According to Alex Belth, who wrote the e-book The Dudes Abide on his time spent working as an assistant to the Coens, casting the role of Jeffrey Lebowski was one of the last decisions made before filming. Names tossed around for the role included Robert Duvall (who passed because he wasn’t fond of the script), Anthony Hopkins (who passed since he had no interest in playing an American), and Gene Hackman (who was taking a break at the time). A second “wish list” included an oddball “who’s who," including Norman Mailer, George C. Scott, Jerry Falwell, Gore Vidal, Andy Griffith, William F. Buckley, and Ernest Borgnine.

The Coens’ ultimate Big Lebowski, however, was the enigmatic Marlon Brando, who by that time was reaching the end of his career (and life). Apparently, the Coens amused themselves by quoting some of their favorite Jeffrey Lebowski lines (“Strong men also cry”) in a Brando accent. The role would eventually go to the not-particularly-famous—albeit pitch-perfect—veteran character actor David Huddleston. In true Dude fashion, it all worked out in the end.

7. JOEL COEN WOOED FRANCES MCDORMAND ON THE SET OF BLOOD SIMPLE.

Coen and McDormand fell in love while making Blood Simple and got married a couple of years later, after production wrapped. McDormand told The Daily Beast about the moment when she roped him in. “I’d only brought one book to read to Austin, Texas, where we were filming, and I asked him if there was anything he’d recommend,” she said. “He brought me a box of James M. Cain and Raymond Chandler paperbacks, and I said, ‘Which one should I start with?’ And he said, ‘The Postman Always Rings Twice.’ I read it, and it was one of the sexiest f*ckin’ books I’ve ever read. A couple of nights later, I said, ‘Would you like to come over and discuss the book?’ That did it. He seduced me with literature. And then we discussed books and drank hot chocolate for several evenings. It was f*ckin’ hot. Keep it across the room for as long as you can—that’s a very important element.”

8. O BROTHER, WHERE ART THOU? WAS ORIGINALLY INSPIRED BY THE WIZARD OF OZ.

Joel Coen revealed as much at the 15th anniversary reunion. “It started as a 'three saps on the run' kind of movie, and then at a certain point we looked at each other and said, 'You know, they're trying to get home—let's just say this is The Odyssey. We were thinking of it more as The Wizard of Oz. We wanted the tag on the movie to be: 'There's No Place Like Home.’”

9. THE ACTORS IN FARGO WENT THROUGH EXTENSIVE TRAINING TO GET THEIR ACCENTS RIGHT.

Having grown up in Minnesota, the Coens were more than familiar with the idiosyncrasies of the “Minnesota nice” accent, but much of the cast—including Frances McDormand and William H. Macy—needed coaching to get the intricacies right. Actors were even given copies of the scripts with extensive pronunciation notes. According to dialect coach Larissa Kokernot, who also appeared as one of the prostitutes Gaear and Carl rendezvous with in Brainerd, the “musicality” of the Minnesota nice accent comes from a place of “wanting people to agree with each other and get along.” This homey sensibility, contrasted with the ugly crimes committed throughout the movie, is, of course, one of the major reasons why the dark comedy is such an enduring classic.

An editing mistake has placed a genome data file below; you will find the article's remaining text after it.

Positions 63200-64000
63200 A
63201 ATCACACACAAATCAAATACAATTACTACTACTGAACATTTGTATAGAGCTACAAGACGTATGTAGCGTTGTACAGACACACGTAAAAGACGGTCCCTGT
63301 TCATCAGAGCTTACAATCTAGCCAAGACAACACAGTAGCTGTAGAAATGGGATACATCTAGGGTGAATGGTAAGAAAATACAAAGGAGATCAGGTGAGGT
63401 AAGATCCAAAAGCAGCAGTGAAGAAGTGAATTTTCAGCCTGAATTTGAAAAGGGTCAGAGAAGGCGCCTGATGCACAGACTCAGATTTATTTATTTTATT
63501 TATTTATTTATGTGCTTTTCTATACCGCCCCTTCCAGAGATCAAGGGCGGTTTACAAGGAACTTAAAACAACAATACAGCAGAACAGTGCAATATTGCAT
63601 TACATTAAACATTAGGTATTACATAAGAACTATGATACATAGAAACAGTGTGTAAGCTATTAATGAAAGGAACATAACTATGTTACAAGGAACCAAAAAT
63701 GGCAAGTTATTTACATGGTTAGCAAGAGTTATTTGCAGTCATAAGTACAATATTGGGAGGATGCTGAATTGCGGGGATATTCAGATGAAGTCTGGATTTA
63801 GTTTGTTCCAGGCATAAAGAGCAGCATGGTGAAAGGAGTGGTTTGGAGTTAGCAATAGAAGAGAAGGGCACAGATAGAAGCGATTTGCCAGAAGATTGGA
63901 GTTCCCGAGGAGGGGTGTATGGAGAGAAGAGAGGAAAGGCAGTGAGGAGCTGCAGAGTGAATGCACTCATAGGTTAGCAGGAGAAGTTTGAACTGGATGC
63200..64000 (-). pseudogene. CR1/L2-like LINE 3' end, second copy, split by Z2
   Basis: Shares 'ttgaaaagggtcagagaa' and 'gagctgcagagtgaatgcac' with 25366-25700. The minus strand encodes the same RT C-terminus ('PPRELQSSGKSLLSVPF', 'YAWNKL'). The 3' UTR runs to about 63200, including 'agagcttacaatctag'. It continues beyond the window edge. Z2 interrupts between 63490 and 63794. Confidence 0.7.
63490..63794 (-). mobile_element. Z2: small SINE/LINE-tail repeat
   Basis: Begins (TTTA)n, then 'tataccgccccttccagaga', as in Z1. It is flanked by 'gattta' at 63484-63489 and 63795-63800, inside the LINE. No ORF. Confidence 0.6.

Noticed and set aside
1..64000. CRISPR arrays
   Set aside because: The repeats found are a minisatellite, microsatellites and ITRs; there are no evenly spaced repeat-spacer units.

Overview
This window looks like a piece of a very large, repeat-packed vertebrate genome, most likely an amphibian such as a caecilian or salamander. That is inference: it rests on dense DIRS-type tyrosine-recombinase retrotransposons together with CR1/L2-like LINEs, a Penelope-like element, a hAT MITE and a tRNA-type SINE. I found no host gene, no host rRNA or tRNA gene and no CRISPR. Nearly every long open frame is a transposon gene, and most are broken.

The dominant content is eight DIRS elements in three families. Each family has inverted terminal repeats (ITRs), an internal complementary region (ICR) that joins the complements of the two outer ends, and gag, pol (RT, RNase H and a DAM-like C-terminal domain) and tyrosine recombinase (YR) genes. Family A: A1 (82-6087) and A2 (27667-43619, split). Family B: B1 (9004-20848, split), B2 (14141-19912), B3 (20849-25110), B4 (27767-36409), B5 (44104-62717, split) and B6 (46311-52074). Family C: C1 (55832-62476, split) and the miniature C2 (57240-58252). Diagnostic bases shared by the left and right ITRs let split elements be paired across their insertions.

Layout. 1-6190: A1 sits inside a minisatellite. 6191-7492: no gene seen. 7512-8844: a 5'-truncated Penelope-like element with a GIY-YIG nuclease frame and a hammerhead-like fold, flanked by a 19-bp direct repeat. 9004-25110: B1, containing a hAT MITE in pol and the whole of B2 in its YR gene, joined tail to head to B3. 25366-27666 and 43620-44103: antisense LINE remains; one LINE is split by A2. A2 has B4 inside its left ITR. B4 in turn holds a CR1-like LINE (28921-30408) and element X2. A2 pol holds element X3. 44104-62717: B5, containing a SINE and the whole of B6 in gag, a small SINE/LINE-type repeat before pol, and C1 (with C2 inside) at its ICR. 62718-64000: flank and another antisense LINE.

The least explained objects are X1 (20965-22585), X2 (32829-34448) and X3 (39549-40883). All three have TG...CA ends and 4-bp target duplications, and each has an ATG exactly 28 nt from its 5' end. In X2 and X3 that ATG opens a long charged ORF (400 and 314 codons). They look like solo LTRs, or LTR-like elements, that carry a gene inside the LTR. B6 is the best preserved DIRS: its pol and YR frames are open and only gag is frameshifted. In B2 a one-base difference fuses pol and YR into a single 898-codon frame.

10. NICOLAS CAGE'S HAIR REACTED TO H.I.'S STRESS LEVEL IN RAISING ARIZONA.

Ethan claimed that Cage was "crazy about his Woody Woodpecker haircut. The more difficulties his character got in, the bigger the wave in his hair got. There was a strange connection between the character and his hair."

11. A PROP FROM THE HUDSUCKER PROXY INSPIRED THE MAN WHO WASN’T THERE.

A bit of set dressing from 1994’s The Hudsucker Proxy eventually led to 2001’s The Man Who Wasn’t There. In a barbershop scene, there’s a poster hanging in the background that featured a range of men’s hairstyles from the 1940s. The brothers liked the prop and kept it, and it’s what eventually served as the inspiration for The Man Who Wasn’t There.

12. GEORGE CLOONEY SIGNED ON TO O BROTHER, WHERE ART THOU? BEFORE EVEN READING THE SCRIPT.

The brothers visited George Clooney in Phoenix while he was making Three Kings (1999), wanting to work with him after seeing his performance in Out of Sight (1998). Moments after they put their script on Clooney’s hotel room table, the actor said “Great, I’m in.”

13. A SNAG IN THE MILLER’S CROSSING SCRIPT ULTIMATELY LED TO BARTON FINK.

Miller’s Crossing is a complicated beast, full of characters double-crossing each other and scheming for mob supremacy. In fact, it’s so complicated that at one point during the writing process the Coens had to take a break. It turned out to be a productive one: While Miller’s Crossing was on pause, the brothers wrote the screenplay for Barton Fink, the story of a writer who can’t finish a script.

14. INTOLERABLE CRUELTY IS THE FIRST COEN MOVIE THAT WASN’T THE BROTHERS’ ORIGINAL IDEA.

In 1995, the Coens rewrote a script originally penned by other screenwriters, Robert Ramsey, Matthew Stone, and John Romano. They didn’t decide to direct the movie, which became Intolerable Cruelty, until 2003.